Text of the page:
The Fed has now shed 22.3% of the Treasury securities it bought during pandemic QE.
By Wolf Richter for WOLF STREET.
Quantitative Tightening (QT) continues. The Fed’s total assets dropped by $91 billion in July, and by $759 billion since the all-time peak in April 2022, the biggest drop ever, to $8.21 trillion, according to the Fed’s weekly balance sheet today.
Since the height of the bank panic in March, the Fed has shed $527 billion in assets, as QT continued on track and as bank liquidity support measures are unwound.
The chart shows the details of the banking crisis, and how it is being unwound. The next chart down shows the long view:
From crisis to crisis to raging inflation: During the nearly two years of QT #1 between November 2017 and August 2019, total assets dropped by $688 billion, compared to $759 billion in one year of QT #2:
QT marches on.
Treasury securities: -$58.5 billion in July, -$723 billion from the peak in June 2022, to $5.05 trillion, the lowest since May 2021.
The Fed has now shed 22.3% of the Treasury securities it bought under its pandemic QE ($3.25 trillion).
Treasury notes and bonds “roll off” the balance sheet mid-month or at the end of the month when they mature and the Fed gets paid face value for them. The roll-off is capped at $60 billion per month, and about that much has been rolling off, minus the inflation protection the Fed earns on Treasury Inflation Protected Securities (TIPS) which is added to the principal of the TIPS.
The Fed’s declining weight in the Treasury market. The Fed’s holdings of Treasury securities have now declined to 15.6% of the total $32.59-trillion pile in Treasury securities outstanding.
The drop in share occurred because the Fed has been cutting its holdings, while the government is issuing a tsunami of new securities to fund its deficit spending.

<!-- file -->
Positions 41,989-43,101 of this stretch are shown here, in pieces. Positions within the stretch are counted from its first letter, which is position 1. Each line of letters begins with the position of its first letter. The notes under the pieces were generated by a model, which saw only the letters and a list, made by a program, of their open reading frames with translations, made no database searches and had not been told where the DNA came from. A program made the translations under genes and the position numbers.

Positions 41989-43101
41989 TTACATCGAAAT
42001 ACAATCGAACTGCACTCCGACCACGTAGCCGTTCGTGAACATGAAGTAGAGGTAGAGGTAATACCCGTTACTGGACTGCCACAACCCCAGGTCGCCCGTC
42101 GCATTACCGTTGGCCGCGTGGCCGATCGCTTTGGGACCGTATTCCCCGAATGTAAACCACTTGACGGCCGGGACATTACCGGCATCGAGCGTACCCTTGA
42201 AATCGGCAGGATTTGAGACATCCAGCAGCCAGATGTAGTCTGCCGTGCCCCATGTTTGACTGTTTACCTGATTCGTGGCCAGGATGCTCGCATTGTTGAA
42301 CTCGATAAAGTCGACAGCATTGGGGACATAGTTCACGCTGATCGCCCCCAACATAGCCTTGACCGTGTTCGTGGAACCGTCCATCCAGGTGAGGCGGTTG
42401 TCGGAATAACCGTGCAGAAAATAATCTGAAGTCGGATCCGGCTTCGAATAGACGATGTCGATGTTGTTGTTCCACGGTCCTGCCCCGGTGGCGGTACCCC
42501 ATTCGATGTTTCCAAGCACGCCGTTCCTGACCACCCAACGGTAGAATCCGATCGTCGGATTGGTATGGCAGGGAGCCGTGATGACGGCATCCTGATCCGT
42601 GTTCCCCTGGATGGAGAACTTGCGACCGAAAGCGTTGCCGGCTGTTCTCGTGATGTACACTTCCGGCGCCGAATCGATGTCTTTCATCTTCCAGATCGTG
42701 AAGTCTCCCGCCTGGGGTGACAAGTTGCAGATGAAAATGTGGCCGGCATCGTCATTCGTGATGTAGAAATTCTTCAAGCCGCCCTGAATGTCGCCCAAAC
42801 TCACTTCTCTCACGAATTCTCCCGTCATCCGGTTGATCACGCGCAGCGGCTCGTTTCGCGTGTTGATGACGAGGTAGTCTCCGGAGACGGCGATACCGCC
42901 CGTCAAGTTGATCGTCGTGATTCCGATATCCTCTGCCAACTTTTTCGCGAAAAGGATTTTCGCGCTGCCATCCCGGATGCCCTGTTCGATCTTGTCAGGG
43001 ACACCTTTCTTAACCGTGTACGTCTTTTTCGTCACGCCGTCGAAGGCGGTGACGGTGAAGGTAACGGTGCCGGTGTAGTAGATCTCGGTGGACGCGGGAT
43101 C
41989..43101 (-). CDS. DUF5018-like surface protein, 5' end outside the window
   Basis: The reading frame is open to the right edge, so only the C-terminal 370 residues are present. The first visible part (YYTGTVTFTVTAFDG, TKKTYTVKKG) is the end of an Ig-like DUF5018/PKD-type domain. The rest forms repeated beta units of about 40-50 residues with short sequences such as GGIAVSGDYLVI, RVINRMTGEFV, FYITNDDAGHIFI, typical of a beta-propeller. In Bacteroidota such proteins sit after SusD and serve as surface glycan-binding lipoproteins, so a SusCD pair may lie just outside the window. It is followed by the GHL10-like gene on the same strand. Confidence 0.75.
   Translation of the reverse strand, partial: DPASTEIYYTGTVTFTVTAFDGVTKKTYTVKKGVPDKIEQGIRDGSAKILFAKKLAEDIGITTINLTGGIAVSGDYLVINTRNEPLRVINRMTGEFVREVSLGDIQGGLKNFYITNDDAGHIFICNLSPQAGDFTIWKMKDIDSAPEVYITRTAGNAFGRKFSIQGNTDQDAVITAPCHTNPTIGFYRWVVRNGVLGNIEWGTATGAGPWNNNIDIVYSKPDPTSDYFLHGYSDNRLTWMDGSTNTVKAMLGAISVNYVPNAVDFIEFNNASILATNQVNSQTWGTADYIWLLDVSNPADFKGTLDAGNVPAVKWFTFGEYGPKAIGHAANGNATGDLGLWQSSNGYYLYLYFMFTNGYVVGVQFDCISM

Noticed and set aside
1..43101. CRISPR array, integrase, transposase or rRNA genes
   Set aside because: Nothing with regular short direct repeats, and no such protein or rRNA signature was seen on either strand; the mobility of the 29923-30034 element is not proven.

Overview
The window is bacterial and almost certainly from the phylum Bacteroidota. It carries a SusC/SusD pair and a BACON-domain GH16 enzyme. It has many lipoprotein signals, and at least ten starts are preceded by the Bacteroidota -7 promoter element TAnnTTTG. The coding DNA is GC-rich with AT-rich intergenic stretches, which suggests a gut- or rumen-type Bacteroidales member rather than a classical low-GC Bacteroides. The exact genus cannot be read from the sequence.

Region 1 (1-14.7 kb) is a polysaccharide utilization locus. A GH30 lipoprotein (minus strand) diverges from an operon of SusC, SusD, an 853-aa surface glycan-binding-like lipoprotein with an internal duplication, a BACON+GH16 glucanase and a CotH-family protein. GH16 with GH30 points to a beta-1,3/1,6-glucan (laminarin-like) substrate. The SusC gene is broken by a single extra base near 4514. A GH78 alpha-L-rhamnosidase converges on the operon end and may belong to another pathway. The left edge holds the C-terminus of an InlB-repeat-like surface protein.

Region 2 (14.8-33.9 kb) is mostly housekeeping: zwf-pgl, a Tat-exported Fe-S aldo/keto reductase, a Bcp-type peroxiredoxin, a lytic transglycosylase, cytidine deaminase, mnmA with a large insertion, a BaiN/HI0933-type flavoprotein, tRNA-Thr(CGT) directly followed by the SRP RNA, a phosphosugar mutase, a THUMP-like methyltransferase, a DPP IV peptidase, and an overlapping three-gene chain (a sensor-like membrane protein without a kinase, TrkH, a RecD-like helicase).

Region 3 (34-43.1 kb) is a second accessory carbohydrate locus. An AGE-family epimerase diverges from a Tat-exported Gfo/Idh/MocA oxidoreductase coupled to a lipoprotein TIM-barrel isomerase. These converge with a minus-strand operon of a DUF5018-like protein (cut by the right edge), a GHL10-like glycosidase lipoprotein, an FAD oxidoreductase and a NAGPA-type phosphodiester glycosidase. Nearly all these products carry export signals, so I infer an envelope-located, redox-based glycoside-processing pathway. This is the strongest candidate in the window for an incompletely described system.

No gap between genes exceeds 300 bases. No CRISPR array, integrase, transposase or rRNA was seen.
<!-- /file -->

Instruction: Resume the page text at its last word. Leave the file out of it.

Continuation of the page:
Mortgage-Backed Securities: -$21 billion in July, -$223 billion from the peak, to $2.52 trillion, the lowest since October 2021.
The Fed only holds government-backed “Agency MBS,” where taxpayers carry the credit risk, not the Fed.
MBS come off the balance sheet primarily via pass-through principal payments that holders receive when mortgages are paid off (mortgaged homes are sold, mortgages are refinanced) and when regular mortgage payments are made.
The run-off in MBS has been well below the cap of $35 billion per month because passthrough principal payments have slowed to a trickle, because fewer mortgages are getting paid off, because home sales have dropped and refis have collapsed:
The banking panic measures.
Repos with “foreign official” counterparties: $0, paid off in April. The Swiss National Bank likely used this program to fund the dollar-liquidity support for the take-under of Credit Suisse by UBS.
Discount Window: -$1.5 billion in July, down to $1.9 billion, compared to $153 billion in March. Discount Window lending to banks has been around for a very long time. Since the last rate hike, the Fed charges banks 5.50% to borrow at the Discount Window ( “Primary Credit”). In addition, banks have to post collateral under strict rules and at “fair market value.” This is expensive money for banks; they would normally be able to borrow for less from depositors without having to post collateral. So banks pay off these Discount Window loans as soon as they can.
Bank Term Funding Program (BTFP): +$3.7 billion in July, to $106 billion. This bank lending facility, set up during the bank panic, is similar to the Discount Window but less expensive, more flexible, and with easier collateral rules for the banks.
Banks can borrow for up to one year, at a fixed rate, pegged to the one-year overnight index swap rate plus 10 basis points at the time of the loan. Banks have to post collateral, but it can be valued at purchase price rather than current market price. This is still expensive money for banks, but less expensive than at the Discount Window. So banks paid off the Discount Window loans and borrowed from BTFP.
The chart shows loans at the Discount Window in red, and the loans at the BTFP in green:
Loans to FDIC: -$17 billion in July, to $148 billion. The FDIC has been selling the loans and securities it took over from the collapsed Silicon Valley Bank and Signature Bank. As the FDIC returns those funds to the Fed, the loan balance declines.
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